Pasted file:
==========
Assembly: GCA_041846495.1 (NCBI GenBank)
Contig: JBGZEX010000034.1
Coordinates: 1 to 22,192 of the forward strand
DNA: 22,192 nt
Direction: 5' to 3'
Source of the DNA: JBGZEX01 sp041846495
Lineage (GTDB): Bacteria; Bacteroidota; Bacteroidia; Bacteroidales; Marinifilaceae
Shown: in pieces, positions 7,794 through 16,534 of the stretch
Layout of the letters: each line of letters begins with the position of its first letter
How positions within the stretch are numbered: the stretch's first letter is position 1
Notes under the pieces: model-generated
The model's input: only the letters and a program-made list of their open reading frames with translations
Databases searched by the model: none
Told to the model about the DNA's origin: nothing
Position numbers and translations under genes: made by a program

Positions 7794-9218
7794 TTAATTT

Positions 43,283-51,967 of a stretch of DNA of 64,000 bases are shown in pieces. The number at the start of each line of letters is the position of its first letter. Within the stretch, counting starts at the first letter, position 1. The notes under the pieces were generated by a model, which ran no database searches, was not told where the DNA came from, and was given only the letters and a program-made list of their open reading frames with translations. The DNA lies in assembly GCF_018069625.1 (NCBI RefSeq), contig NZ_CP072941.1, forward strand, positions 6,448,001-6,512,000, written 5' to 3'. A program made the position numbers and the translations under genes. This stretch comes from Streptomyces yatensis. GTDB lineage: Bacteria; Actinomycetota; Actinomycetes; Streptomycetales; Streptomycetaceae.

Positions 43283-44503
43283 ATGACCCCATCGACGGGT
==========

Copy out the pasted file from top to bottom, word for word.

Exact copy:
Assembly: GCA_041846495.1 (NCBI GenBank)
Contig: JBGZEX010000034.1
Coordinates: 1 to 22,192 of the forward strand
DNA: 22,192 nt
Direction: 5' to 3'
Source of the DNA: JBGZEX01 sp041846495
Lineage (GTDB): Bacteria; Bacteroidota; Bacteroidia; Bacteroidales; Marinifilaceae
Shown: in pieces, positions 7,794 through 16,534 of the stretch
Layout of the letters: each line of letters begins with the position of its first letter
How positions within the stretch are numbered: the stretch's first letter is position 1
Notes under the pieces: model-generated
The model's input: only the letters and a program-made list of their open reading frames with translations
Databases searched by the model: none
Told to the model about the DNA's origin: nothing
Position numbers and translations under genes: made by a program

Positions 7794-9218
7794 TTAATTT

Positions 43,283-51,967 of a stretch of DNA of 64,000 bases are shown in pieces. The number at the start of each line of letters is the position of its first letter. Within the stretch, counting starts at the first letter, position 1. The notes under the pieces were generated by a model, which ran no database searches, was not told where the DNA came from, and was given only the letters and a program-made list of their open reading frames with translations. The DNA lies in assembly GCF_018069625.1 (NCBI RefSeq), contig NZ_CP072941.1, forward strand, positions 6,448,001-6,512,000, written 5' to 3'. A program made the position numbers and the translations under genes. This stretch comes from Streptomyces yatensis. GTDB lineage: Bacteria; Actinomycetota; Actinomycetes; Streptomycetales; Streptomycetaceae.

Positions 43283-44503
43283 ATGACCCCATCGACGGGT